Given the right mix of location, company and climate, camping is a truly unbeatable activity. And what better way to take your camping flex to the next level than with some world-class food? To get the score we got on the blower to Josh Sutton, aka the Guyrope Gourmet, a Yorkshireman who’s dedicated his life to quality cooking outdoors. “I had a revelation at a farm shop at a campsite – when you’re camping you have a fresh supply of great food,” explains Josh. “When you’re camping, you needn’t be eating processed tinned food: there’s no reason why you can’t cook really decent food.”

So, here’s the Guyrope Gourmet’s top tips for easy, delicious eating on a camping holiday.

Pack a decent kit

“It makes the job much easier,” says Josh. “It doesn’t need to be specialist. You need a knife, chopping board and a stove, preferably with two burners. If you’ve got a grill that means you can have toast – that’s invaluable. Just pack the stuff you’d have at home.

Having a ready-to-go selection of spices and seasonings can be a boon too. “I’ve got an old ammunition box which has got herbs and spices: thyme, basil, herb de Provence, paprika,” reveals the Guyrope Gourmet.

Take a meal with you

Save the palaver of fumbling around in the dark when you arrive by doing the hard work in advance. “We’ll normally drive for three or four hours, arriving late. If you’ve got something like spag bol or a good rich soup you can have it when you arrive, then have a bottle of wine and watch the stars,” says Josh.

Eat fresh

Campsites are usually located near some can’t-get-fresher meat and fish. But don’t leave it hanging around. “The issue is storage: you’ve got to eat it on the day! A coolbox isn’t up to the job,” says Josh. “Ambient food is good: chorizo, sausegnone, salami: it’s good because it’ll keep without a fridge.”

Be careful with fire

Most campsites don’t let you have fires – but some will allow it, and have fire pits. “There’s nothing better for a fire than having a good old natter round,” says Josh. “I use a washing machine drum for a pit. When they flames have died down you can barbecue off it – but don’t try it until the flames have died away!”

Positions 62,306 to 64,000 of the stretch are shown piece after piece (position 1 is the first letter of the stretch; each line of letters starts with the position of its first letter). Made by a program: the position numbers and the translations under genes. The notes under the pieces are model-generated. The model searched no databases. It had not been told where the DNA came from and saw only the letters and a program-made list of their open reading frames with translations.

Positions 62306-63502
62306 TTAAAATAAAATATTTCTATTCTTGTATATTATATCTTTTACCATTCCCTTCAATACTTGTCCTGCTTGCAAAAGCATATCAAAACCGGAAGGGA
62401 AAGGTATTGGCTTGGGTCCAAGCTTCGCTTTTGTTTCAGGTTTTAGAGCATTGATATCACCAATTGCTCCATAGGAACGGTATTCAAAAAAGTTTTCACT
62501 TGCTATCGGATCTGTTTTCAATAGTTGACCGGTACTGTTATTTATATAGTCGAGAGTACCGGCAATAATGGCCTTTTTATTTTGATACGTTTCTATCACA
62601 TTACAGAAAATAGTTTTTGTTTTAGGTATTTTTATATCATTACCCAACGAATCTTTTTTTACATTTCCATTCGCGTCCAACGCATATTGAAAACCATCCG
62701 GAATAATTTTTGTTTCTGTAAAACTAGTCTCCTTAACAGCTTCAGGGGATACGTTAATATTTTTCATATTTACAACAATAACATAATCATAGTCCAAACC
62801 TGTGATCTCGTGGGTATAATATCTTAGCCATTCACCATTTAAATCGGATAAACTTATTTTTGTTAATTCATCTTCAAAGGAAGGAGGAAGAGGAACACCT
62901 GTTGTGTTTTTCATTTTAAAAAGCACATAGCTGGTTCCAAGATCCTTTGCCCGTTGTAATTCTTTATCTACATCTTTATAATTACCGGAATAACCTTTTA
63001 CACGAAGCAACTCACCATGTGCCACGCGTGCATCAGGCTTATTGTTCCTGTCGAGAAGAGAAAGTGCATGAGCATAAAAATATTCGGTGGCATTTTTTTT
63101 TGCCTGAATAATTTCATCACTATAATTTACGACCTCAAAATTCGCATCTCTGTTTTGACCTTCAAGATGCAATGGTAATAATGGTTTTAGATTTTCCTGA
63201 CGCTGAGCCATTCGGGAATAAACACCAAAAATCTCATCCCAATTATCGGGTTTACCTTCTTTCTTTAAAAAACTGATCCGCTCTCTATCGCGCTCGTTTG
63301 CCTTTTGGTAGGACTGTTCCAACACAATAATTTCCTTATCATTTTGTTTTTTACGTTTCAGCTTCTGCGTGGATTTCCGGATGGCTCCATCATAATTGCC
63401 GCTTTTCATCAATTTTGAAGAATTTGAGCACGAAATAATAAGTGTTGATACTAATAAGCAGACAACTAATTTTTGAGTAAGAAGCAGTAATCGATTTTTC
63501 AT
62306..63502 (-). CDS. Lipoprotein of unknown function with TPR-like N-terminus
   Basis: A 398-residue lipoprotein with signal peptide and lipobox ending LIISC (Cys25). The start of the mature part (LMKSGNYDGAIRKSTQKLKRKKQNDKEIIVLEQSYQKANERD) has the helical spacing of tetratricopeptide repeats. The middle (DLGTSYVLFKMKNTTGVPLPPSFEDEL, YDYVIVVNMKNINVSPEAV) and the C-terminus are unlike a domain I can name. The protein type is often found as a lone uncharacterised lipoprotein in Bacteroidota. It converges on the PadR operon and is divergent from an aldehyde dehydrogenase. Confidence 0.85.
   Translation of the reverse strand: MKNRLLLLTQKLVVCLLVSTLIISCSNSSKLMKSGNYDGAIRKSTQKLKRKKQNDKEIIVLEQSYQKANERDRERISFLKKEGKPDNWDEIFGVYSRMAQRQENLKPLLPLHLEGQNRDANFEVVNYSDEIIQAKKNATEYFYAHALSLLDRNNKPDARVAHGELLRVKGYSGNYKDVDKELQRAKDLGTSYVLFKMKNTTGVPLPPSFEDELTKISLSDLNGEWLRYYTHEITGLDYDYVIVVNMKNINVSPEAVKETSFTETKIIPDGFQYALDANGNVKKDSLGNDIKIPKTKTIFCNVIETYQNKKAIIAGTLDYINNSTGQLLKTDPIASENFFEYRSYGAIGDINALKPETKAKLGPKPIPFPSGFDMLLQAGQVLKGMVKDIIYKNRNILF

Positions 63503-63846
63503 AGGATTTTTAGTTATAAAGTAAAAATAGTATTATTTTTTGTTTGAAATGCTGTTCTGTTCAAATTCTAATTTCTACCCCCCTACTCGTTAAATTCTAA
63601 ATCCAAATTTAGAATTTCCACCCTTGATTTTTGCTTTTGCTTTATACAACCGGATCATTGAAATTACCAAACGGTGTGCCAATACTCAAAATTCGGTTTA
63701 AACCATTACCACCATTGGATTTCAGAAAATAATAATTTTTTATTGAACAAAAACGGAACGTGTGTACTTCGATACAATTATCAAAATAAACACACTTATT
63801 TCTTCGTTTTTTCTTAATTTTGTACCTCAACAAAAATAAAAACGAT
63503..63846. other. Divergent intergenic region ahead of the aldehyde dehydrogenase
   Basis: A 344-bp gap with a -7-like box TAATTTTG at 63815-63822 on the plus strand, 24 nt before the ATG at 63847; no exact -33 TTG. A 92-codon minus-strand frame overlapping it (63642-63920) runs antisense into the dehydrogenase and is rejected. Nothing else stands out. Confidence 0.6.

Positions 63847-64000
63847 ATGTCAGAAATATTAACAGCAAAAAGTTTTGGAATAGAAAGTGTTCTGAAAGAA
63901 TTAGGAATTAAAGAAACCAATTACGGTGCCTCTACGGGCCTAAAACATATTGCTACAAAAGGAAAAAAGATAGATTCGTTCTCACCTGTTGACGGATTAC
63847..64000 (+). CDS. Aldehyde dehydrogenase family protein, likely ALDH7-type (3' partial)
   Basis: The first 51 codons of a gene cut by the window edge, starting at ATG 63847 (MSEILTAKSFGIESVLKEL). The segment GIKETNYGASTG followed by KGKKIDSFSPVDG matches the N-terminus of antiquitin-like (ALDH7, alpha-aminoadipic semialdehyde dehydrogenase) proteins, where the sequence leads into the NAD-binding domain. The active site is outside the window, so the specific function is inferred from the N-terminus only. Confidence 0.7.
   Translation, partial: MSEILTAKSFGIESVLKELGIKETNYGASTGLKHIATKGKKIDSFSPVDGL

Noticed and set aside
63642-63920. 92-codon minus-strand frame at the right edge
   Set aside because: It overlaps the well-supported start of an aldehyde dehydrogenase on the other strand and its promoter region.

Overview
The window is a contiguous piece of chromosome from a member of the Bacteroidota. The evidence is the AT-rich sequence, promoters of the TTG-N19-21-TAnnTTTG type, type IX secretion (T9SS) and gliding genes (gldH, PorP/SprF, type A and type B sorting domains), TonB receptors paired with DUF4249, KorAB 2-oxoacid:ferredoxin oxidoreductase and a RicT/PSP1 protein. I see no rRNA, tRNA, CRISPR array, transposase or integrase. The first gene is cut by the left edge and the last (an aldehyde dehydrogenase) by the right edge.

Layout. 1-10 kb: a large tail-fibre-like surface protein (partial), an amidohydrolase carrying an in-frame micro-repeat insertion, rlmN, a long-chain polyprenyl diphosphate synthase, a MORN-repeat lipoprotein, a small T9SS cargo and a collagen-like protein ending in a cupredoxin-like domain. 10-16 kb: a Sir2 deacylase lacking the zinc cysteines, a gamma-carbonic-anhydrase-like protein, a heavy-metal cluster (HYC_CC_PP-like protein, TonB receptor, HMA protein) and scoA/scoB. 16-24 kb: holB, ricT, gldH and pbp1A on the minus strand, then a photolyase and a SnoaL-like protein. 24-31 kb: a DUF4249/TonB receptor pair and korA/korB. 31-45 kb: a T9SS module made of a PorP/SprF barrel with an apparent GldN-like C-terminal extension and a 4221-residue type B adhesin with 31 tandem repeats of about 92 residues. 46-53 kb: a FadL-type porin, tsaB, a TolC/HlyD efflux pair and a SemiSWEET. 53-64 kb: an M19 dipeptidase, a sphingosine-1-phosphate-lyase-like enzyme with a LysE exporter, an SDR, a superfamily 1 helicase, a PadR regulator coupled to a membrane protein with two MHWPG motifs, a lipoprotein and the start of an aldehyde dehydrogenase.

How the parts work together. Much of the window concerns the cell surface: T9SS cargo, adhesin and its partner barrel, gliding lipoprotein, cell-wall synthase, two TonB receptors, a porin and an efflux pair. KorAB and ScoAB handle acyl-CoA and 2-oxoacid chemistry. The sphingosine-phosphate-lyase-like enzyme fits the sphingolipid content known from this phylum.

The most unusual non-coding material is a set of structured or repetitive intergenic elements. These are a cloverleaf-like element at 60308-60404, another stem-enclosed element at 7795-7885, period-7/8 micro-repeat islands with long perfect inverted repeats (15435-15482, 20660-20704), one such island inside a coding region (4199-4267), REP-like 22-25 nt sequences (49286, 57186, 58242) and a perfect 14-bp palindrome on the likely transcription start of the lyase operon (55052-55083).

Never bring your barbeque into the tent

Even when extinguished barbeques can kick out a bit of heat – but don’t bring it into your tent for you to warm up, even if you think the flames are out. The results could be fatal. “They release carbon monoxide, and there’ve been fatalities from people bringing their tent in to get a bit of heat. Even if you think it’s out, don’t,” warns Sutton.

Split the washing up

We know the feeling: darkness has fallen, you’re a couple of tumblers of vino rosso deep and the stars are looking delightful. The last thing you want to do it face a mountain of washing up. So, rope in your pals to get stuck in too. “If you get two or three of you to do it together it’s a lot easier, and you can make it part of the experience,” advises Josh.

Take a look around

Wherever you pitch up, find out what’s the regional delicacy and seek it out. “In Aberaeron there’s a lovely campsite and a superb fishmongers. The Yorkshire Dales is great for lamb. Norfolk has cromer crab, and in Scotland there’s lobster. Find out what the local specialty is,” reckons Josh.